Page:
A Surprising Shift
I’m at my daughter’s house sitting in the sun on Sunday afternoon. A comfortable, lazy time: no one is going anywhere; no one is in a rush.
My favorite dog in the world, a black and tan Norwich terrier called Cameron, is on my lap and I am sprawled on a very cushiony chaise in the shade with a pillow behind my back. My daughter is near me in the shade as well, flipping casually through the latest copy of Real Simple Magazine. The sun is warm, the light breeze utterly benign.
The garden looks green and lush. Tall Connecticut trees--maples, dogwood, oaks and white pine--some of them hundreds of years old, I’ll wager--frame the yard, which is irregularly edged in the foreground by rhododendron, hydrangeas budding out madly and other low bushes unknown to me. There is a cared-for casualness about the planting in my daughter’s yard that feels as comfortable and easy as the deep cushion at my back.
My three, twenty-something, grandsons are with us: shirtless, in shorts and bare feet, drinking an assortment of iced coffees, teas, and sodas as they spread themselves out on wicker furniture in the sun. Unlike my daughter and me, they can get as tan as they want.
The youngest of the boys holds the family’s second Norwich between his legs and rubs her back. All these guys have graduated from college and have jobs in New York. But right now they are just hanging out.
My grand daughter, their fifteen-year-old sister, isn’t with us. She has gone sailing with some friends for the afternoon.
“Sailing?” my middle grandson—I’m going to call him Tim-- inquires.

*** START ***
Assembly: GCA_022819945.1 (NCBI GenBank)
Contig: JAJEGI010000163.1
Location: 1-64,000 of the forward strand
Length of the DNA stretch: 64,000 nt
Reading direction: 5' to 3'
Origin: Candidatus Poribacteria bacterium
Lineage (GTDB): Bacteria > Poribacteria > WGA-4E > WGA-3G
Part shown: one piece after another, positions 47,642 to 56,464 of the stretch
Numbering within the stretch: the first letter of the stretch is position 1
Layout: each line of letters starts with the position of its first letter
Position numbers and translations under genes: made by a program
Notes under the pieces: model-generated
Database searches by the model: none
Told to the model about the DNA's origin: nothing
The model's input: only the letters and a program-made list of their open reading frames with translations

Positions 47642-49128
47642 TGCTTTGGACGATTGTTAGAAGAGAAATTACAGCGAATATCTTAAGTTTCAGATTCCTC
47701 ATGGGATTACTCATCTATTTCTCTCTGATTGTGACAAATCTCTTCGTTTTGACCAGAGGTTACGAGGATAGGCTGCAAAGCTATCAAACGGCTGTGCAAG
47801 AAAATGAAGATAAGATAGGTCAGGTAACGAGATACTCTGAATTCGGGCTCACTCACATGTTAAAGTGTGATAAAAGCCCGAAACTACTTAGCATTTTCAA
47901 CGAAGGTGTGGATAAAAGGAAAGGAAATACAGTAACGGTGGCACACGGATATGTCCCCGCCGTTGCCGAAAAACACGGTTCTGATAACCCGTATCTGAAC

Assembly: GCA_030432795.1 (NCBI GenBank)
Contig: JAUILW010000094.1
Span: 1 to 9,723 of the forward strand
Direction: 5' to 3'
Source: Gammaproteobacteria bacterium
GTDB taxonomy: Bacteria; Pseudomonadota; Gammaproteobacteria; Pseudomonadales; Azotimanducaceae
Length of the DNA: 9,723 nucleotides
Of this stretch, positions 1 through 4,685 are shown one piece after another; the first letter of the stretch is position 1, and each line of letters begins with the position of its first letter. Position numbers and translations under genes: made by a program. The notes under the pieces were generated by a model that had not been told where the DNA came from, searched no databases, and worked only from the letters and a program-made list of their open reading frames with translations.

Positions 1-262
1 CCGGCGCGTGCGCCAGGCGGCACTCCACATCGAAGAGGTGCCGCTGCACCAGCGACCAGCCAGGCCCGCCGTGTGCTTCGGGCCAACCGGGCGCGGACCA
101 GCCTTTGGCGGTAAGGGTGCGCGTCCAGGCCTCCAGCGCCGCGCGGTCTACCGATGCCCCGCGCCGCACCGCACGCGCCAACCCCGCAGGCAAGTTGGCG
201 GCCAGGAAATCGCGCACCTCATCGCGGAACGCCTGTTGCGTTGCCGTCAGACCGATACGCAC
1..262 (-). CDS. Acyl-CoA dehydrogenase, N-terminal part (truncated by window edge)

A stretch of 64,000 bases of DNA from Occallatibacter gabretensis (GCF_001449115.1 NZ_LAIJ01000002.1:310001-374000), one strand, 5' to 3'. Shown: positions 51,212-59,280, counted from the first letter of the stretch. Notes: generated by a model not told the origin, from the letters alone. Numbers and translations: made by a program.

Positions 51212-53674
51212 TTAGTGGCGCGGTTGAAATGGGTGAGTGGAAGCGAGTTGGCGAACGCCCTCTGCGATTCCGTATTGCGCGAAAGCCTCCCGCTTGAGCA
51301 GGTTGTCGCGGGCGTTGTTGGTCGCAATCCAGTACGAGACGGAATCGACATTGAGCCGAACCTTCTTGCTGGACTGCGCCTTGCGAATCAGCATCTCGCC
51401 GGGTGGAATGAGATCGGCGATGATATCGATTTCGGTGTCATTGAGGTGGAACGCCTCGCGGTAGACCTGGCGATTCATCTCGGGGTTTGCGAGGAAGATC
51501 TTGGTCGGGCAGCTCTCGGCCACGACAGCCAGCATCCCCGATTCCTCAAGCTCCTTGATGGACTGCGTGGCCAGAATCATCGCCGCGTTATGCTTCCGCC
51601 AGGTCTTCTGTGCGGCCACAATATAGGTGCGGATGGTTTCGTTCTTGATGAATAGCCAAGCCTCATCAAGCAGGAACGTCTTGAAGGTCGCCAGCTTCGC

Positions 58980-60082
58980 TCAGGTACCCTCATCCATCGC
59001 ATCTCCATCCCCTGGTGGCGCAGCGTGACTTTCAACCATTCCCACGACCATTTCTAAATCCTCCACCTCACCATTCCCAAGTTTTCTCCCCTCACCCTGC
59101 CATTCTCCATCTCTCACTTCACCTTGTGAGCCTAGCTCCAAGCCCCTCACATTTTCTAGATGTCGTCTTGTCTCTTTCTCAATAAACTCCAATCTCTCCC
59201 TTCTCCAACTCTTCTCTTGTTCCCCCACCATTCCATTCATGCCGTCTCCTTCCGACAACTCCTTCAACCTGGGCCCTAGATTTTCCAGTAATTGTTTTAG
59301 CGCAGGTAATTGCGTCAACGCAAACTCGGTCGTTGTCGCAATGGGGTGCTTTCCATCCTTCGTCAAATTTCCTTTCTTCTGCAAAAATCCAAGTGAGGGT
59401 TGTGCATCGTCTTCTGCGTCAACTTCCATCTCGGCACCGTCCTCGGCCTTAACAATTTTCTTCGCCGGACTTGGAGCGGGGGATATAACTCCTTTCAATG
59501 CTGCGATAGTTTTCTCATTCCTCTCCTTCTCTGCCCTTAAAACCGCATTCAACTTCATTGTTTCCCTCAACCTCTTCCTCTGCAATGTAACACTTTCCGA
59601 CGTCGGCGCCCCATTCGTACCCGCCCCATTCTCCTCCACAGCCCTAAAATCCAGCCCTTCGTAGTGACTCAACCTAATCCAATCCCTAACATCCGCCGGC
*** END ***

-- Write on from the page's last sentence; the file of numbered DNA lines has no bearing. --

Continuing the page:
My daughter responds. “Yes, with her friends, the Smiths. They have a boat in Norwalk.”
Tim brushes at his thick, dark hair with his hand and slings his leg over the side of the chair. “I bet she took her cell phone. Did she, Mom?” He presses.
“I don’t know. I suppose so.”
“Girls!” Tim says, sitting up straight now. “They have to take their cell phones everywhere! They can’t be without their friends for two minutes!”
I am surprised by his vehemence. Tim, with the lovely, steady girlfriend and the great job, I think of as very much of his generation: a cell phone always in his pocket. Tweet. Twitter. Whatever.
Something has changed.
What is going on? I wonder. What unexpected awakening is this?
“Are you saying, Tim,” I ask, “that being on the cell phone all the time, checking for calls means that your attention is fractured? That you can’t really be where you are? You are not actually with whomever you are with?” (A bit much, I realize, but I can’t help seizing the moment.)
“That’s exactly what I mean, G-Ma! People will go to the Fourth of July fireworks this year and stand in the dark with the fireworks blazing away in the sky and--he holds his own phone high and looks into it—they’ll be watching those fireworks on their cell phones!"
“I write blogs about stuff like that,” I say, wanting him to know that I get it.
Tim grins broadly, revealing straight white teeth. “Good, G-Ma!” He says emphatically. “Don’t stop!”
Written for Unleash Potential by Cecily Stranahan, our companion on this journey of reflection and self-discovery. Visit Cecily's Blog at LifeOpeningUp.blogspot.com